1. Thank you, Janet, for your good writing.

    I’ve been thinking about anger too, as my Dad, who is in the hospital, sounds so angry lately. He’s angry at the hospital, angry at the nurses and doctors, angry at his girlfriend. Listening to him makes me feel bad for everyone involved. If I had my way, what I would hear each phone call is him expressing gratitude for any help he’s getting, faith that all will be well, belief that he will recover, and love for me, of course. But, anger covers everything. I understand he doesn’t feel well right now. And, I do pray for him and love him very much. But, it’s still difficult to be exposed to such expressions of anger.

    Then, I remembered from all those psychology books I’ve read, that anger is a familiar and comfortable emotion for my Dad, and I’ll wager for many people. Anger is a major theme that sells TV programs (think Jerry Springer), movies, and newspapers (think road rage stories). We know what it looks like, tastes like and feels like. It’s an intensely strong emotion. It gives one the feeling or illusion of power. It is easier to take than some of the other negative emotions that make us feel vulnerable — emotions obscured by anger — helplessness, fear, disappointment. Even embarrassment and shame. Not to mention the knowledge of one’s own mortality.

    I’m not sure if it’s generational, different for men versus women, ethnic or a universal experience of simply being human. But anger is an easier emotion to manage than those that make us feel exposed.

    Thank you for giving me the opportunity to express this. It makes me feel less angry.

    • And thanks for your kind words, Robin, and for feeling free enough to give words to what you’re feeling. Maybe part of the attraction of anger is it makes us feel as though we are doing something, even though we’re usually not doing anything except expending energy being angry. And for someone sick and feeling helpless, being angry just seems to be a natural reaction. The hard part is when it touches loved ones.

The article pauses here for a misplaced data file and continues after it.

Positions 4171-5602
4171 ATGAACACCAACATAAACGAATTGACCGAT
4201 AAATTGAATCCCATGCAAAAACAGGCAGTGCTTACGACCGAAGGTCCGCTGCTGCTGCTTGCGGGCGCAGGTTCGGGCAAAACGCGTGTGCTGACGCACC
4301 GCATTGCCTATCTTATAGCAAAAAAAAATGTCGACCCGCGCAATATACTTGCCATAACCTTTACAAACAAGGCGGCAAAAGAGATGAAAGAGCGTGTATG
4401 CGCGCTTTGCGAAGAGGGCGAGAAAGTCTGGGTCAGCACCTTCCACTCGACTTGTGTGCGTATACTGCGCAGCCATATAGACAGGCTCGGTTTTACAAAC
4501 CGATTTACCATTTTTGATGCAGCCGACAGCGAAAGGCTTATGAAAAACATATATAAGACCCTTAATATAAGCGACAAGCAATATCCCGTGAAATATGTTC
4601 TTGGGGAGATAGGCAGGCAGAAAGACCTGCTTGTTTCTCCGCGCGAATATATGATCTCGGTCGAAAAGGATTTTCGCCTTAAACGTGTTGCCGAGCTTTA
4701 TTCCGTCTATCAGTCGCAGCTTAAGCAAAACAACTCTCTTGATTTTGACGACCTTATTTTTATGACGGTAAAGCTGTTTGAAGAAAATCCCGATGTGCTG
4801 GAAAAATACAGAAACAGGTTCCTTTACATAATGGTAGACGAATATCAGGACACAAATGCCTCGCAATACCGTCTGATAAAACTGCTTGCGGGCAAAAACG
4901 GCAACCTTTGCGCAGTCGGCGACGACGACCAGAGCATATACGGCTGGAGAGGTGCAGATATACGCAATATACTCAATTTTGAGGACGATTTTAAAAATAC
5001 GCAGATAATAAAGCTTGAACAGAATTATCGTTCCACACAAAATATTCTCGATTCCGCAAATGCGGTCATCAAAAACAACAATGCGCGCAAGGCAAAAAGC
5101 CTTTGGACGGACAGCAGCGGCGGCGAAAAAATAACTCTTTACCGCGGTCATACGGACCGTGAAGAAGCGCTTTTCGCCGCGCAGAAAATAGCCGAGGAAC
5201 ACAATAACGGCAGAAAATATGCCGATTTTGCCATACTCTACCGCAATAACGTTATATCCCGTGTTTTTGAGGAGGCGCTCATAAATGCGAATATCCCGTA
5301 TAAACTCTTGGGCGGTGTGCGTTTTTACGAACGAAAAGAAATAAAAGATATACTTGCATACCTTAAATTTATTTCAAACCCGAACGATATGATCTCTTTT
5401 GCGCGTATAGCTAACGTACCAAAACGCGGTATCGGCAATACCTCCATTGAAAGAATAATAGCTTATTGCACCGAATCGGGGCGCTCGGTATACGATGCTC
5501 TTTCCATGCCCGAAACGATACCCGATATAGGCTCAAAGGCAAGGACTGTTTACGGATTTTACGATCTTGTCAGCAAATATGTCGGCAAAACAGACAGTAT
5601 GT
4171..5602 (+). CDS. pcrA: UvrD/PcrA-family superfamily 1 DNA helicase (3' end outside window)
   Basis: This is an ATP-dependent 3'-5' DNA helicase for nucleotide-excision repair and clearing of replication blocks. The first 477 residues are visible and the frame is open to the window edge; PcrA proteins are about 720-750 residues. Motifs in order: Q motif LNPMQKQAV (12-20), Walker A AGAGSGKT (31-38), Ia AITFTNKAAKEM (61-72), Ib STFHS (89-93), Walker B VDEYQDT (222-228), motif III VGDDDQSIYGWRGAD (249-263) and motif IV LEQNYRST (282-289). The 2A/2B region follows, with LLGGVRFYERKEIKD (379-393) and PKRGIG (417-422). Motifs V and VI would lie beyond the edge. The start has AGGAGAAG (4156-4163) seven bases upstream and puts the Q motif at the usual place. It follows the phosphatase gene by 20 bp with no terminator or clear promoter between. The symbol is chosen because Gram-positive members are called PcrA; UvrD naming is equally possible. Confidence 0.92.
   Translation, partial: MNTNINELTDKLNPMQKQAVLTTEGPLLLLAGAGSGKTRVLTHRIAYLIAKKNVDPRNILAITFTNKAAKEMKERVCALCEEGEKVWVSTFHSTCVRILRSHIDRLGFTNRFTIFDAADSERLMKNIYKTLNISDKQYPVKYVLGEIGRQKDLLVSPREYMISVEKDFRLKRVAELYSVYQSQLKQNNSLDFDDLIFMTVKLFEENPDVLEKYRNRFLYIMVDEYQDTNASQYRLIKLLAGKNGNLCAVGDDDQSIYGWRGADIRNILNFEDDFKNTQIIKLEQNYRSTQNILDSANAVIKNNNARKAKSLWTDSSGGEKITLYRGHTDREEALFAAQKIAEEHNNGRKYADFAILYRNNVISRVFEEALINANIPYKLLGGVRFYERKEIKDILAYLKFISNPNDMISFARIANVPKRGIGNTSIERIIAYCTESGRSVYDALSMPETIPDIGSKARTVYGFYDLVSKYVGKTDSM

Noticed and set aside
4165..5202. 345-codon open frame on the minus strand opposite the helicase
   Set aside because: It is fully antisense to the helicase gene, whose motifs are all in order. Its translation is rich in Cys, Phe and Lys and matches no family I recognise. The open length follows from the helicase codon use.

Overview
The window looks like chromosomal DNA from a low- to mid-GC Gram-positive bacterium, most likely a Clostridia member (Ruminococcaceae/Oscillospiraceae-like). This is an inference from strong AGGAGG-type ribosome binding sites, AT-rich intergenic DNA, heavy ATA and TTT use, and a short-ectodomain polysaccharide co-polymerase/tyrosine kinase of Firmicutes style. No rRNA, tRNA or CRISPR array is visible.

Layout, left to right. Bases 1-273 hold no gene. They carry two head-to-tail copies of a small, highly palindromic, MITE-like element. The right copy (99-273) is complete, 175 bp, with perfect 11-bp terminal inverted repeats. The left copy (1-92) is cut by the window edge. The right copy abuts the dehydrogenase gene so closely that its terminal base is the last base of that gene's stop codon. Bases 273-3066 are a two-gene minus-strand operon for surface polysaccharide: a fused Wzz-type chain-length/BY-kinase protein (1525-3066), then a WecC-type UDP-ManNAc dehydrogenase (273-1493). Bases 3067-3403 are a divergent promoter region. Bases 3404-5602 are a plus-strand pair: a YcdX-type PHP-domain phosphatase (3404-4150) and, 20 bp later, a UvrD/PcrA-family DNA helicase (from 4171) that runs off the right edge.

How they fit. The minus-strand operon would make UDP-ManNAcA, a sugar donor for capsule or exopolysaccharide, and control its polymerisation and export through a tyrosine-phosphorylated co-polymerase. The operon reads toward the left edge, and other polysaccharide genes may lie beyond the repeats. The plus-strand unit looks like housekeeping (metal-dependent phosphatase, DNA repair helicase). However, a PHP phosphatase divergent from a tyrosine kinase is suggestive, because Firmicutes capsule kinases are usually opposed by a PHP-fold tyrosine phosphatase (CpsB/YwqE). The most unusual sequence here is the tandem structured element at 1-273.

2. Great post! I was just reading about this issue in today’s WSJ.

  3. I also know a few people (perhaps some of the same ones you know) who seem to cultivate their own anger. It is sad. It’s sad for them and for the people who care about them.
    Yes, it does sound condescending to tell people you’ll pray for them. Like you, I do that without talking about it because I don’t want to alienate anyone.
    It occurs to me, though, that one factor in the equation might be whether you are a person who prays. Like you, I’m inclined to be scared these days. I’m underemployed, insecurely housed and dealing with very difficult family relationships. I’m starting the process of menopause, which makes me feel old and vulnerable. Prayer, though, is an exercise (among other things) in presence. I think my ability to appreciate this beautiful, sunny day, the food I just finished eating; the way my cats look when they’re curled up in tiny, purring balls…all of that is cultivated by daily prayer. I’m not saying that people who don’t pray are unable to “be here now” and appreciate what’s good. But prayer does seem to make it easier and more natural.

    • I don’t doubt prayer is a factor. I always think of one of the things Joseph Campbell said in his interviews with Bill Moyers, which was a quote from someone else (I never remember who) about feeling sorry for anyone who has “no invisible means of support”.

  4. For those who are perpetually angry at anything and “for no reason”, anger provides proof of their own existence. It replaces something missing in themselves. It gives them something to hold on to and demands of others, “See me. I am here.” People who do not have a close relationship with anger are aware of their self worth and seek validation in constructive ways.